2-Bath PMK Pyro: My Go-To B&W Developer

I have been developing my own films since 2004, B&W, E-6, C-41, I do them all. I started with a Job CPE-2 rotary processor and upgraded to a CPP-2 when I started shooting 4×5. Now I even develop my own 8×10 using Jobo Expert Drums. Since the developer is agitated continuously in a rotary processor, not all B&W developers are suitable to be used in such a setup. Also, a negative developed in a Jobo tends to have a higher contrast so some compensation methods must be used. The general recommendations when using a rotary processor are

  • Use the developer’s recommended time for a rotary processor if available, or
  • Reduce recommended developing time (e.g. from the Massive Development Chart) by 15%, or
  • Use a 5 mins pre-wash, or
  • Use Kodak’s Xtol developer
Daughter and Harry the dog, neg developed with two-bath PMK Pyro

These are starting points, and you must experiment to see what works best for your film and exposure combination. The last option of using Xtol without any compensating factor is recommended by Kodak engineers, who did extensive experiment with the then new Xtol developer and found that Xtol does not need any changes in development time when used in a rotary processor.

Over the years, I have used Xtol, Harvey 777 (which is divine but impossible to get now), Sandy King’s split Pyro, plus dabbling in with Emofine, Diafine, DDX etc. but in the last 3 years, my go-to developers have been the PMK Pyro, but it must be used in a specific way in a rotary processor.

So why choose one developer vs. another? Different developers can give the negative different contrast, sharpness (acutance), tonal range, and grain. While digital editing can mask some of differences, some of the inherent characteristics such as how a developer handles tonal range or grain still show through, while editing programs can affect sharpness, and micro contrast (clarity and “texture”) in far greater degree than a developer can, other factors based on which developers you use can influence how the final images look.

Another factor is the convenience of use, taking into consideration such as how often you shoot and develop your films. For example, HC-110 (which I have never used) supposedly have a shelf life of multiple years, whereas mixed solution of Xtol has a shelf life of a few months. Since my shooting tends to come in bursts, I need a developer that can be mixed one shot easily – which precludes most powder, and have extensive shelf life in its raw form or mixed solution form.

This is where PMK Pyro comes in. It comes in two bottles of solution A and B, and to use, you mix them right before use in 1:2:100 proportion (that is, one part solution A, two parts solution B, and hundred parts water). Kept in the bottles they come in, and with an oxidation protectant, the chemical can last for months. The only problem is that PMK Pyro is normally not recommended for rotary processing because the active development agent is quickly exhausted by the constant agitation, and it can leave streaking in blank areas.

A beach off the Pacific Coast Highway, neg developed with two-bath PMK Pyro

Fortunately, I got the following instructions from Bob Carnie, who has been using PMK Pyro since before 2000, and on all types of films, with output used for traditional darkroom printing to scan and alternative processing. He uses a two-bath method:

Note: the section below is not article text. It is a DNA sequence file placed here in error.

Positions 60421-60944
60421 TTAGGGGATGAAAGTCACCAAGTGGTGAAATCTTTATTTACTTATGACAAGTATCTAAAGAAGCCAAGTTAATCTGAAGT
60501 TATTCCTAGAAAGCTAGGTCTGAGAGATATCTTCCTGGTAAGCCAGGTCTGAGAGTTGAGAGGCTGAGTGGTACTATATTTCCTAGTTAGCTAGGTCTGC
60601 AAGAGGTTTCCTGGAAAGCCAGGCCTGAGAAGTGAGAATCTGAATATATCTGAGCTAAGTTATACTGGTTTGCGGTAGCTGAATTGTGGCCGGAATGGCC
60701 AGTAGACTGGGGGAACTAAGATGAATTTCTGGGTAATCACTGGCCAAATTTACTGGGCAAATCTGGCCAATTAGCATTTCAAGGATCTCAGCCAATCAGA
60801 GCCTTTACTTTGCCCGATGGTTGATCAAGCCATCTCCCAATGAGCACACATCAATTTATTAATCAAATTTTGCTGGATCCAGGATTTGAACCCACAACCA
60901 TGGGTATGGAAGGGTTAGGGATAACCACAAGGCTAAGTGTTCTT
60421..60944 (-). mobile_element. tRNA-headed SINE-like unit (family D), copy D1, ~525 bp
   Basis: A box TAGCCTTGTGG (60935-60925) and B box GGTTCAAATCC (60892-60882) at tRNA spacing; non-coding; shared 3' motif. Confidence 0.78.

1. In most cases, meter at 1/2 to 2/3 of the box speed, e.g. Tri-X at ISO 250 or 320 instead of 400, Acros at 80 instead of 100 etc.
  2. Mix 2x the amount you need and put them in two bottles (step A and step B)
    1. Use at least 500ml in each bottle for each roll of film (or 4 sheets of 4×5 or 1 8×10), and 700-1000ml if you are developing 2-4 rolls
  3. Temperature is not too important, but start with 25 degree Celsius
  4. Use the slowest rotation speed on the Jobo (“F” on my CPP2)
  5. Start with a pre-soak of 5 mins
  6. Pour in the first bottle of the developer, let it develop for 7 minutes (this is for any film!!!)
  7. After 7 mins, pour the developer back into the bottle
  8. Pour in the second bottle of the developer, and let it develop for another 7 minutes
  9. After 7 mins, pour out the developer and discard
  10. 45 seconds to a minute of water as stop bath. Not sure if you can use an acid stop bath, but water works fine, so why bother to use anything else?
  11. Fix per usual.
  12. After fixing, pour in the used first developer again, and let it soak for 2 minutes. This is to improve the staining properties of the Pyro – there are discussions on whether this step is necessary or whether one minute is sufficient, but it really does not hurt and it only takes 2 minutes, so why not?
  13. Rinse per usual

If you are pushing film, try increasing the temperature or longer development time, although this is definitely not a speed enhancing developer so don’t expect box speed or above box speed! If you are pulling film (beyond the 1/2 to 2/3 reduction), try lowering the temperature.

[ Update: some people recommend not using an acidic fixer. I have been using the Kodak fix and not sure if it affects the staining effect or not. The negs do definitely looked “stained” ]

People often look for the magic developer, I doubt they will find two-bath PMK Pyro as such. However, it works very well, have a long shelf life, and you can throw any film at it without checking the developing time too much, 2x seven minutes and it’s done. I don’t know why it works, but it does.

Kevin, neg developed using two-bath PMK Pyro

Hope this helps with your journey in B&W developing. One reason I am writing this now is I am going to try Jay DeFehr’s 510 Pyro. He developed it with rotary processing and gives full box speed. Stay tuned for an update.